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The family of Eric Garner, an unarmed black man who died while being restrained in an American police officer's 'choke hold', have said the flood of public support they have received has been "awesome".
Garner's mother, Gwen Carr, said : "It is just so awesome to see how the crowds are out there.
"I was just so proud of that crowd, it just warmed my heart."
Garner's widow, Esaw Garner, added that when she saw demonstrators from her apartment window she told her son: "Look at all the love that your father's getting."
Police and protesters clashed in California last night as the public expressed anger over a court's decision not to indict a white police officer over the "choke hold" death of an unarmed black man.
Demonstrations turned violent as missiles were thrown at police and windows were smashed in Berkeley as residents reacted over Wednesday's grand jury decision not to take further action over the death of Eric Garner.
Garner's death sparked public outcry after he was captured on video gasping "I can't breathe" while he was being arrested for selling loose, untaxed cigarettes.
US citizens had protested peacefully in New York and Boston earlier this week but yesterday's demonstration became more heated and local media reported that tear gas and smoke bombs had to be used to disperse the crowd.
Civil rights leader Jesse Jackson has pleaded with activists to remember the lessons of previous iconic protests and engage in non-violence.
As a third night of protests in New York continued, he told ITV News: "Violence has a way of distorting the message. You can't fight bullets with bricks...we will see changes."
The rally comes after the deaths of two black men, Michael Brown, who was shot dead by a white officer, and Eric Garner, who died after being put in a "choke hold" by police.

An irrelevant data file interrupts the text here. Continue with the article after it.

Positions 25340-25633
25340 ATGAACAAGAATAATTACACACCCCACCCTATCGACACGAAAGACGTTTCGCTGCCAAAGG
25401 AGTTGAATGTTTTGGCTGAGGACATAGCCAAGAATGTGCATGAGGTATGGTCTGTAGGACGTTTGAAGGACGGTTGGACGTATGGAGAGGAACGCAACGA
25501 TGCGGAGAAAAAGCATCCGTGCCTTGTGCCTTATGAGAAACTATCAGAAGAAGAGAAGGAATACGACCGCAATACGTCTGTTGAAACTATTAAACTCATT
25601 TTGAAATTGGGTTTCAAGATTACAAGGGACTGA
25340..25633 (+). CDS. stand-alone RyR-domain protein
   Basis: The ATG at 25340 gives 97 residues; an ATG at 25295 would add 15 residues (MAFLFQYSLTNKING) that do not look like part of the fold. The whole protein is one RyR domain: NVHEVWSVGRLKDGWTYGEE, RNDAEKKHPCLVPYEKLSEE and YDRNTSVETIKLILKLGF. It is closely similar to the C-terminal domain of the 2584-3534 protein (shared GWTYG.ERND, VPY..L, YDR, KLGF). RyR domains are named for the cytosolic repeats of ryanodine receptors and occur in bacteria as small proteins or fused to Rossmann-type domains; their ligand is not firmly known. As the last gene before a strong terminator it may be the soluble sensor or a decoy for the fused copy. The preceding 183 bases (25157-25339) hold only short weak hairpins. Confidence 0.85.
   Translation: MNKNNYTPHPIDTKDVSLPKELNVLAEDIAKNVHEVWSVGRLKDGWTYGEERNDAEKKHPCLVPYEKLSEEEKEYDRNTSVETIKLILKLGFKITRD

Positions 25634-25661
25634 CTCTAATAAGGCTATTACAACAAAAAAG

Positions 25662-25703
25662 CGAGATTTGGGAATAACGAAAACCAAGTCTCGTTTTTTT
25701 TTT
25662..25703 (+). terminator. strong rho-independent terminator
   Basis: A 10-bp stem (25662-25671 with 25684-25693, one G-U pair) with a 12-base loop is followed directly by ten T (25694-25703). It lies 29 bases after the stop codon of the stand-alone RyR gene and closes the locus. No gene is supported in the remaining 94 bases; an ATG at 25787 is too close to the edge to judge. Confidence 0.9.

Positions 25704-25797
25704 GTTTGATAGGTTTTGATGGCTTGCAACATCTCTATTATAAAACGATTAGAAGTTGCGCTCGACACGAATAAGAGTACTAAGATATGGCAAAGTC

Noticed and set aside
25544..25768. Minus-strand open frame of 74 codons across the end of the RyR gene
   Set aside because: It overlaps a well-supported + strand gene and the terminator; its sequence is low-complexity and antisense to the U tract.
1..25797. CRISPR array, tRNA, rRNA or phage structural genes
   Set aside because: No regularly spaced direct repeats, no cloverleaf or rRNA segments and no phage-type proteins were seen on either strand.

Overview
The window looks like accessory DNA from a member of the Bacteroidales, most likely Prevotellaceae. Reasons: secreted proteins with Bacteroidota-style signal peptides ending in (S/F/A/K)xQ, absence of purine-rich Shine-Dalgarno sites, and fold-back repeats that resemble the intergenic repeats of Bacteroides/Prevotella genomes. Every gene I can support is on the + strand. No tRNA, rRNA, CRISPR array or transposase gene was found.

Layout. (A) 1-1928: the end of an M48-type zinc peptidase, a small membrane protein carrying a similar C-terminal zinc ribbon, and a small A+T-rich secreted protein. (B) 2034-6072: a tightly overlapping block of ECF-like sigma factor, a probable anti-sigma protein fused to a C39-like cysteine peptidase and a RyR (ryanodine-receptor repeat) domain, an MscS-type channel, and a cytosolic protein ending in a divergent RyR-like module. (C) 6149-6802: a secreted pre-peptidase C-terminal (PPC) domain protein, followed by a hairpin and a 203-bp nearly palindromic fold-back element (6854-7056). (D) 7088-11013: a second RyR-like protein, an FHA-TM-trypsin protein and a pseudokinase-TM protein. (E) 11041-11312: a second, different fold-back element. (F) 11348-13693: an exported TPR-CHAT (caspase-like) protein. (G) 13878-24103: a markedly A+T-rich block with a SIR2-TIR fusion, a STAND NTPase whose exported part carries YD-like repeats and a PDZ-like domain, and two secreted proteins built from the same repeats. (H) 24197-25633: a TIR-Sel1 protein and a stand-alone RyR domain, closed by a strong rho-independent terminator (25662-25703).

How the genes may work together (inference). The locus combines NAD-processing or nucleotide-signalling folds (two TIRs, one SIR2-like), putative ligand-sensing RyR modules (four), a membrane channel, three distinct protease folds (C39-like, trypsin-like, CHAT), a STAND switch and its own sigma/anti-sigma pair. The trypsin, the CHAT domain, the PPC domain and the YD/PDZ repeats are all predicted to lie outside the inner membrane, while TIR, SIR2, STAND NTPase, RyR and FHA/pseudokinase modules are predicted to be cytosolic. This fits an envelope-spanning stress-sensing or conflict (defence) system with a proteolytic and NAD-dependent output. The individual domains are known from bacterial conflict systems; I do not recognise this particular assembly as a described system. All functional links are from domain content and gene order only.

US police have also come under fire for shooting dead black 12-year-old Tamir Rice, who was playing with a toy gun.
Next weekend thousands of protesters are set to march on The Mall in Washington to demand equality and change.
ITV's US correspondent Robert Moore has this report:
Demonstrators angry about the decision to clear the 'choke hold' police officer have reached Times Square in New York.
Police have arrested around 30 people during protests in New York City over a jury's decision to clear a white police officer who applied a chokehold to a black man which resulted in his death.
US attorney general Eric Holder said the Justice Department was launching a federal civil rights investigation into the death of Eric Garner, who was unarmed when police approached him.
It was the second grand jury in just over a week to decline to prosecute a white policeman in the death of an unarmed black man.
The mayor of New York has tonight pleaded for a peaceful reaction after a grand jury failed to charge a white police officer over the death of an unarmed black man.
The decision comes just a week after riots broke out when a similar ruling was made in St Loius.
ITV Washington Correspondent Robert Moore reports:
A US Grand Jury has decided not to charge a New York policeman over the death of Eric Garner, who died after being put into a 'choke hold' by the officer.
The sparked a nationwide furore after a video emerged showing Officer Daniel Pantaleo arresting Garner on 17 July this year for allegedly selling un-taxed cigarettes.
In the video, Mr Garner, 43, who was unarmed and had asthma, can be heard gasping for breath and saying 'I can't breathe' after being but into a choke hold when he reportedly refused to allow Officer Pantaleo to handcuff him.
Choke holds have been banned by NYPD official policy since 1993.
Latest ITV News reports
A woman who filmed Eric Garner being put into a choke hold by a New York officer tells ITV News he was treated 'like a dog on the street'
Activists see a straight line from Ferguson to New York City; the police shooting of Michael Brown to the police choking of Eric Garner.